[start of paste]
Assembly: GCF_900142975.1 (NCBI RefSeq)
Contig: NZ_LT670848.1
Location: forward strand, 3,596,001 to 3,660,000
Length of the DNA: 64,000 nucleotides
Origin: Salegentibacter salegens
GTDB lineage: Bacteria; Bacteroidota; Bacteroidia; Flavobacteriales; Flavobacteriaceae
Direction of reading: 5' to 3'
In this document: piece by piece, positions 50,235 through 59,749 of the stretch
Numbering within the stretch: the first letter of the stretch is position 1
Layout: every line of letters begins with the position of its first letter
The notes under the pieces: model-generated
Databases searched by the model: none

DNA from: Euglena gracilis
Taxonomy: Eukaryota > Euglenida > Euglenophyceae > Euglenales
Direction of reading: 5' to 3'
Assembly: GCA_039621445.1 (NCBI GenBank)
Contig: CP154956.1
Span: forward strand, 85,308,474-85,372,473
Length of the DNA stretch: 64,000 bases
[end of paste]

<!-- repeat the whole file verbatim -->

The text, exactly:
Assembly: GCF_900142975.1 (NCBI RefSeq)
Contig: NZ_LT670848.1
Location: forward strand, 3,596,001 to 3,660,000
Length of the DNA: 64,000 nucleotides
Origin: Salegentibacter salegens
GTDB lineage: Bacteria; Bacteroidota; Bacteroidia; Flavobacteriales; Flavobacteriaceae
Direction of reading: 5' to 3'
In this document: piece by piece, positions 50,235 through 59,749 of the stretch
Numbering within the stretch: the first letter of the stretch is position 1
Layout: every line of letters begins with the position of its first letter
The notes under the pieces: model-generated
Databases searched by the model: none

DNA from: Euglena gracilis
Taxonomy: Eukaryota > Euglenida > Euglenophyceae > Euglenales
Direction of reading: 5' to 3'
Assembly: GCA_039621445.1 (NCBI GenBank)
Contig: CP154956.1
Span: forward strand, 85,308,474-85,372,473
Length of the DNA stretch: 64,000 bases